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Advanced Mechanical Engineering MSc/PgDip/PgCert

Full-time/Part-time

MSc in Advanced Mechanical Engineering

The MSc in Advanced Mechanical Engineering was set up to complement our existing specialist courses through the provision of a general advanced mechanical engineering course, for students who prefer a broad appreciation of a range of mechanical engineering topics.

The course provides advanced, postgraduate education in the theory and practice of mechanical engineering. The course includes a broad range of mechanical engineering topics particularly relevant to the energy and transport sectors, including mechanical engineering design and assessment. The MSc in Advanced Mechanical Engineering course has been developed to equip graduates with an in-depth understanding of project management, the design, computer aided engineering, operation and optimisation of machinery, structural mechanics and integrity.

The course is designed for graduates and practicing engineers who wish to enhance their understanding of mechanical engineering with a view to management of large engineering projects. It will also appeal to students as a conversion course from other branches of engineering and as an up-skilling course particularly for overseas graduates.

Watch MSc course video:  From a Course Director and student's perspective (YouTube)

Watch Msc course video:  From a student's perspective (YouTube)



  • Course overview

    The MSc in Advanced Mechanical Engineering is comprised of eight compulsory taught modules, a group project and an individual research project.  

    In addition to management, communication, team work and research skills, each student will attain at least the following learning outcomes from this degree course:

    • Demonstrate knowledge, fundamental understanding and critical awareness of advanced mechanical engineering techniques necessary for solutions in the transport and energy sectors.
    • Demonstrate systematic knowledge across appropriate advanced technologies and management issues to provide solutions for international industries and/or research organisations.
    • Demonstrate the ability to acquire, critically assess the relative merits, and effectively use appropriate information from a variety of sources.
  • Group project

    The group project undertaken between October and April enables you to put the skills and knowledge developed during the course modules into practice in an applied context while gaining transferable skills in project management, teamwork and independent research. You will put in to practice analytical and numerical skills developed in the compulsory modules.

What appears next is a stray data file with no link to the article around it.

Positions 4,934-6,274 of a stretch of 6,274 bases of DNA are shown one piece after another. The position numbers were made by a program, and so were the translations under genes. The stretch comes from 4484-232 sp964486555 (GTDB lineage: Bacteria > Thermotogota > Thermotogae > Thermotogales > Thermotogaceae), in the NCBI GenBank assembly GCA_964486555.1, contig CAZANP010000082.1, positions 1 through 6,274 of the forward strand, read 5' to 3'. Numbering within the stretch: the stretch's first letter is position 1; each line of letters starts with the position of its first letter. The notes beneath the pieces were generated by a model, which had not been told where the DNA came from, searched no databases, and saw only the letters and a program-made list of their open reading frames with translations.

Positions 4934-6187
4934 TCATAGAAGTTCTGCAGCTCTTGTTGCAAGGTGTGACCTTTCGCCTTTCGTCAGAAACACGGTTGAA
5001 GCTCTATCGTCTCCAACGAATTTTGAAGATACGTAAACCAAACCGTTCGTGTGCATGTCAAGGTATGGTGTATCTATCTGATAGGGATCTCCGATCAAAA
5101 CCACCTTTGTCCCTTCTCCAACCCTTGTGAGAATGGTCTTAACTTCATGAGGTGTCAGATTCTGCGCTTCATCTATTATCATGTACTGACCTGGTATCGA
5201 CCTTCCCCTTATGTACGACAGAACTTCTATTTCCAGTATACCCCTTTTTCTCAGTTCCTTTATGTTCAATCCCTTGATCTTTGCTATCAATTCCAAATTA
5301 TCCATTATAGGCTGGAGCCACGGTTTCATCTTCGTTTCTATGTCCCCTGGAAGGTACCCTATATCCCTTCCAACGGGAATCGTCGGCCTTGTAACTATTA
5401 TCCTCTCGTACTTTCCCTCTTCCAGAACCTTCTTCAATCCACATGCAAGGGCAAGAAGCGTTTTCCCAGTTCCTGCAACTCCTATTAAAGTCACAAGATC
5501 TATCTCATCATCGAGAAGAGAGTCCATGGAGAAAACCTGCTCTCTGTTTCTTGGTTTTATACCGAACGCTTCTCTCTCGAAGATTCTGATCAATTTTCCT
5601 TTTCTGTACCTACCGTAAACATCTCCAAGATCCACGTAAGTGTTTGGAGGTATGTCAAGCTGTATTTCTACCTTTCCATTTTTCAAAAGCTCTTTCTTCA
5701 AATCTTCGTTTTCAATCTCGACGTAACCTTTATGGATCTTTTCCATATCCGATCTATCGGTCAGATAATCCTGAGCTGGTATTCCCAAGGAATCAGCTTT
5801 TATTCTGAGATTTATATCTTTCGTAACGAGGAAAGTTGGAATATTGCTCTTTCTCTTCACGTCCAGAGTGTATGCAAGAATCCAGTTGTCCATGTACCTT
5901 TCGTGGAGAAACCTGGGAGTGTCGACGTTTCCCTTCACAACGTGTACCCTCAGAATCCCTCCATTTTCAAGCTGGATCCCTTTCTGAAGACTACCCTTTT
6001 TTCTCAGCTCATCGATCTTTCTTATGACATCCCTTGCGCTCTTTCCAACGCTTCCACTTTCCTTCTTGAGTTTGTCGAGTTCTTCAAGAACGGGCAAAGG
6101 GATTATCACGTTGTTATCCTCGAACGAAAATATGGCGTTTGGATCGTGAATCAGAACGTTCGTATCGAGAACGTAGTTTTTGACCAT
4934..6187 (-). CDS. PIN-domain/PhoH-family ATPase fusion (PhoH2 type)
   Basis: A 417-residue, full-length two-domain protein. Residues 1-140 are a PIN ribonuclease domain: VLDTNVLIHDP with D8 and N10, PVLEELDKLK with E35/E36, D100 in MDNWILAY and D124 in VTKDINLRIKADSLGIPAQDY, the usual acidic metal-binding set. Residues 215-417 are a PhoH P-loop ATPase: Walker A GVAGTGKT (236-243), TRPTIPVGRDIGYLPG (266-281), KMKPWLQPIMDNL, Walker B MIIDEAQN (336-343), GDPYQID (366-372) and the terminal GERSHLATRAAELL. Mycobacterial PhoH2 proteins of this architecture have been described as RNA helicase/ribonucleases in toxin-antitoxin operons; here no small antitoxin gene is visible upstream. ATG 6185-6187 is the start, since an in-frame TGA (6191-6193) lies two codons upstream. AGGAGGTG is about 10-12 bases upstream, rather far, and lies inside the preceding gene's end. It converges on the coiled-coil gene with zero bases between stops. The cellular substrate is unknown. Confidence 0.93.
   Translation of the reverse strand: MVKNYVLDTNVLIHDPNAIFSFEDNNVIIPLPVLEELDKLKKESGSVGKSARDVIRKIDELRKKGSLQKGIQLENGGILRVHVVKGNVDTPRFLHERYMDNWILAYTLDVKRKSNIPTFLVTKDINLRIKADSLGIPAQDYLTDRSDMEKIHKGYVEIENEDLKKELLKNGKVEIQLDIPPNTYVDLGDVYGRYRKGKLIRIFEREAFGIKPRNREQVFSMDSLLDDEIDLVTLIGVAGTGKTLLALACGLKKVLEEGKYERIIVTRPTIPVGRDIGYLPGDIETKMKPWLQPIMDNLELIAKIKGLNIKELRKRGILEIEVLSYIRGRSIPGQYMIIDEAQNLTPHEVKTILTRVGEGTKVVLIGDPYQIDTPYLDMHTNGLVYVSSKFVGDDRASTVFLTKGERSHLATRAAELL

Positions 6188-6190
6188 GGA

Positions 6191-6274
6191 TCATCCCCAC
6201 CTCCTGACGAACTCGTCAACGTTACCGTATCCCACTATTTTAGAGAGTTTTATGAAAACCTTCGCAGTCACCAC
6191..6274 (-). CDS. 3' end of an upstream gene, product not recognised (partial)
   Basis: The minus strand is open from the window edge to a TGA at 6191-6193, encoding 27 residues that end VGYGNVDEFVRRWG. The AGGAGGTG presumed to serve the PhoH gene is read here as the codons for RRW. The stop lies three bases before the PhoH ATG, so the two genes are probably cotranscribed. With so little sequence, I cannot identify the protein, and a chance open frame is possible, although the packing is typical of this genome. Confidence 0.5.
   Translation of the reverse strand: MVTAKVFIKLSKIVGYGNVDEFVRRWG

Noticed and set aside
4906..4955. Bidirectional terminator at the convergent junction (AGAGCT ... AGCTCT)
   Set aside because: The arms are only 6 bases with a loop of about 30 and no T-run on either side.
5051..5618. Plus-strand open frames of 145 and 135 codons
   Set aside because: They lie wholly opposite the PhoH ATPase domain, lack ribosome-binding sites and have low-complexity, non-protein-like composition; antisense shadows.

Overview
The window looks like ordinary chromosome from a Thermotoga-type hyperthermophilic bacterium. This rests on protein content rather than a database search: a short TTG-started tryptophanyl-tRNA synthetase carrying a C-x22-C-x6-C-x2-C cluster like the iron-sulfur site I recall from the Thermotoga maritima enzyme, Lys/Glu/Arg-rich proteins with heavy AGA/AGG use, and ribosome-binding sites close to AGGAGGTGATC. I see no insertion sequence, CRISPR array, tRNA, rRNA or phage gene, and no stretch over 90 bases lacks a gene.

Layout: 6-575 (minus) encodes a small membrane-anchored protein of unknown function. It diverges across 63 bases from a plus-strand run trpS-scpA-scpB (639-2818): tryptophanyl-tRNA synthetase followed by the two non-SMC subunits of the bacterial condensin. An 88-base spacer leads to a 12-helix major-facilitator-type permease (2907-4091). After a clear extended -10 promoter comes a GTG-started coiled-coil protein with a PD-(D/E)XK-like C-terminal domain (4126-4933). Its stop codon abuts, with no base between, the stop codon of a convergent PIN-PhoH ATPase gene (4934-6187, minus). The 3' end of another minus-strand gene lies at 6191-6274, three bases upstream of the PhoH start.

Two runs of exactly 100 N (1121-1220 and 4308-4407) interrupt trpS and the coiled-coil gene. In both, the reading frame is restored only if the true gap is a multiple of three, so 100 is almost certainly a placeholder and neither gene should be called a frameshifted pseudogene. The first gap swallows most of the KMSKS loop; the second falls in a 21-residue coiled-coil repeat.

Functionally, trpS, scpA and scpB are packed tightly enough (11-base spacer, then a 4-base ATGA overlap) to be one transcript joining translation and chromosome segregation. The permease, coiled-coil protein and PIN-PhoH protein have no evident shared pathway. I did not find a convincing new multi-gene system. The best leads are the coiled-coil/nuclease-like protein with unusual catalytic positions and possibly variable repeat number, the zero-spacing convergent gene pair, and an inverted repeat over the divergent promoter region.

The aim of the group project is to provide you with direct experience of applying knowledge to an industrially relevant problem that requires a team-based multidisciplinary solution. You will develop a fundamental range of skills required to work in a team, including team member roles and responsibilities, project management, delivering technical presentations and exploiting the variety of expertise of each individual member. Each group will be given an industrially relevant assignment to perform. Industry involvement is an integral component for the group project, to give you first-hand experience at working within real life challenging situations. 

    It is clear that the modern design engineer cannot be divorced from the commercial world. In order to provide practice in this matter, a poster presentation will be required from all students. This presentation provides the opportunity to develop presentation skills and effectively handle questions about complex issues in a professional manner. All groups submit a written report and deliver a presentation to the industry partner.

    Part-time students are encouraged to participate in a group project as it provides a wealth of learning opportunities. However, an option of an individual dissertation is available if agreed with the Course Director.

    Recent Group Projects include:

    • Preliminary design of an offshore floating wind turbine
    • Multi-disciplinary design of an high speed marine vehicle with aerodynamic surfaces
    • Design optimisation of the drive train for a vertical axis wind turbine.
  • Individual project

    The aim of the individual research project is to provide you with direct experience in undertaking a research/development project in a relevant industrial or research area. You will make a formal presentation of your findings to a panel of academics and industry experts and submit a research thesis.

    The individual research project component takes place from March to August.

    For part-time students it is common that their research thesis is undertaken in collaboration with their place of work and supported by academic supervision.

    Recent Individual Research Projects include: